The last meal in Porto

I still have a bunch of Porto and Aveiro photos to put together for posts, but in the meantime, here is the final foodie episode — at least, that I have proof of. Alas, I forgot to take a photo of our lunch in Aveiro, which was a preparation of bacalhau (cod) that neither of us had ever had before, called feijoada de samos de bacalhau. This was a type of bean stew with amazingly tender chunks of cod, and it went down very nicely with beer. It was accompanied by some of the local bread, which I adored for its crunchy crust and tasty interior. (Northern bread got two thumbs up from me — I especially loved the broa de milho, which is better than any version I’ve found in the Algarve.)

But since I stupidly forgot to take photos, I can only offer proof of our last meal in Porto: dinner at Abadia, a nice restaurant with so many yummy-sounding dishes that we had a heck of a time choosing. I was very tempted by the cabrito assado (oven-roasted goat), but in the end we settled on the vitela assada com batatas à murro e grelos, which is a roasted calf steak with smashed potatoes and, um, grelos. I really have no idea what the greens were, and my wife couldn’t come up with an English word for them either.

At any rate, here is the platter that arrived at our table:

VItela assada

And I do mean platter. There aren’t any good size comparators in this image, but that steak would have covered most of an 8 x 10 photo, missing only the corners. Not only that, but it was a good four centimeters thick (1.6 inches). In theory, it was a serving for two. In reality, here is what the platter looked like after the two people at our table were served:

Vitela assada

It was a meal for four. We were quite content after eating our first portion, but leaving that much fine steak on the plate was unthinkable. So we took a break and then tackled the remainder, managing to put most of it away. We couldn’t eat all of the smashed potatoes, though, which was rather tragic because they were delicious. And we couldn’t even think about dessert, which was also tragic because I’ve seen the photos on Abadia’s web site and their desserts look fabulous.

After working our way through this gigantic slab o’ beef, I will now take back my earlier words about not being able to find a good American-style steak in Portugal. We definitely found one in Porto.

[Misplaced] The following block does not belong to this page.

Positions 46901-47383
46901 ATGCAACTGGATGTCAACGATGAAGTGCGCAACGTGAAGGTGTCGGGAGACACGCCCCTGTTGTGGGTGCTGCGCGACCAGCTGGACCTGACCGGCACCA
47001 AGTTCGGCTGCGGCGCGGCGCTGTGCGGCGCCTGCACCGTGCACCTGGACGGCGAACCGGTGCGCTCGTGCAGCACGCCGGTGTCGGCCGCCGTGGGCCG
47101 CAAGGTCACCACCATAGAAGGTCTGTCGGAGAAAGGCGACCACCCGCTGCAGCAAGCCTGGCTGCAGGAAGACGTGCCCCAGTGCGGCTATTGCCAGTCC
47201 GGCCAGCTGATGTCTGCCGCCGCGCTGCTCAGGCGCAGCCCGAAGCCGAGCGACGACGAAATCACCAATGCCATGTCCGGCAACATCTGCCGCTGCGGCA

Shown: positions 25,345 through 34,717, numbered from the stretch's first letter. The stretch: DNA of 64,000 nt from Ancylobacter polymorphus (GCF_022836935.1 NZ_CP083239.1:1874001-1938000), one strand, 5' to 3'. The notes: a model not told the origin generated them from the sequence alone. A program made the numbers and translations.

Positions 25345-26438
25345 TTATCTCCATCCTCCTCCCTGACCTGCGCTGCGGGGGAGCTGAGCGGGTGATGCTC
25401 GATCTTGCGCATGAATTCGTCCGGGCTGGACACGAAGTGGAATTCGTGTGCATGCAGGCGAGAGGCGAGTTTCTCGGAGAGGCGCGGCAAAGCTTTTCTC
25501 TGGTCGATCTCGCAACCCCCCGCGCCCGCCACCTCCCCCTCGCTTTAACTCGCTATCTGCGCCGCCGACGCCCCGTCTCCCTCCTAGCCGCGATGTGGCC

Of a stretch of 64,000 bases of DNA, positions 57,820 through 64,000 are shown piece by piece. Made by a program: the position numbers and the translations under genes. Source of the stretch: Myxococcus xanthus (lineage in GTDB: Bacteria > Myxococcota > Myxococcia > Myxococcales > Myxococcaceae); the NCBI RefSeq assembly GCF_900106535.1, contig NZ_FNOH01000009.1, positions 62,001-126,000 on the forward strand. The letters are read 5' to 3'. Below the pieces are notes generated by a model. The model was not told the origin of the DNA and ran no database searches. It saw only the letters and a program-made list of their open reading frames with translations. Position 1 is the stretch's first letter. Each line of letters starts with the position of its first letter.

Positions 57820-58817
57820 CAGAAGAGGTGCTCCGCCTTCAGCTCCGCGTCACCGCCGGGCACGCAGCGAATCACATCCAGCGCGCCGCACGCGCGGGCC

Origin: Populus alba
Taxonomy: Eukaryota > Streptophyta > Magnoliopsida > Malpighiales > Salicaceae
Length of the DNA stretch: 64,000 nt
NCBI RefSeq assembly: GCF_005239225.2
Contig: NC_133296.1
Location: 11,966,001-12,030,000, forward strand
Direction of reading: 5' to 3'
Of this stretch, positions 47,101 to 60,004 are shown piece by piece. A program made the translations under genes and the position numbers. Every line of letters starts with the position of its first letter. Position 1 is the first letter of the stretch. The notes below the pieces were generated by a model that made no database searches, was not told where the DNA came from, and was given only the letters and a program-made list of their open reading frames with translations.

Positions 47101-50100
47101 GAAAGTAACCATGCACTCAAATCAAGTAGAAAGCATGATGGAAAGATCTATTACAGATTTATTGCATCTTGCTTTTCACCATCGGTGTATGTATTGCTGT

Advertisements

About Fletcher DeLancey

Socialist heathen and Mac-using author of the Chronicles of Alsea, who enjoys pondering science, politics, well-honed satire (though sarcastic humor can work, too) and all things geeky.
This entry was posted in food, Portugal, travel. Bookmark the permalink.

7 Responses to The last meal in Porto

  1. João Brandão says:

    I told you good steaks were up here in the north 🙂

  2. Dazzled says:

    I think the greens are couve. The English name is collard greens… Not that I have ever heard them called that!

    • oregon expat says:

      I thought about collard greens, but those are couve galega/couve portuguesa, and not the same thing. According to Wikipedia (and Ana!), they’re “rapini,” and I’ve never heard of those before now.

  3. xenatuba says:

    Food coma! That does look delightful.

  4. Ana says:

    Grelos are either Portuguese kale or a type of turnip greens while still in bloom. I think in America you only have the turnip ones and they’re called rapini.

  5. Ines says:

    I have to agree, bread in the north is so much better. My grandfather owned a bakery and to this day we still bake bread every weekend and it’s the best thing ever. And broa de milho as well 😉 But the main reason for this comment is that you haven’t tried real portuguese steak until you have “posta mirandesa”. You have to take some time to go to Miranda do Douro and try it. My favourite is from the restaurante “Lareira” in Mogadouro. The meat is cooked next to you in a giant fireplace in the middle of the room, the potatoes are just amazing and the sauce is too good to put in words. Don’t miss it if you enjoy steak! 😉

Leave a Reply

Fill in your details below or click an icon to log in:

WordPress.com Logo

You are commenting using your WordPress.com account. Log Out / Change )

Twitter picture

You are commenting using your Twitter account. Log Out / Change )

Facebook photo

You are commenting using your Facebook account. Log Out / Change )

Google+ photo

You are commenting using your Google+ account. Log Out / Change )

Connecting to %s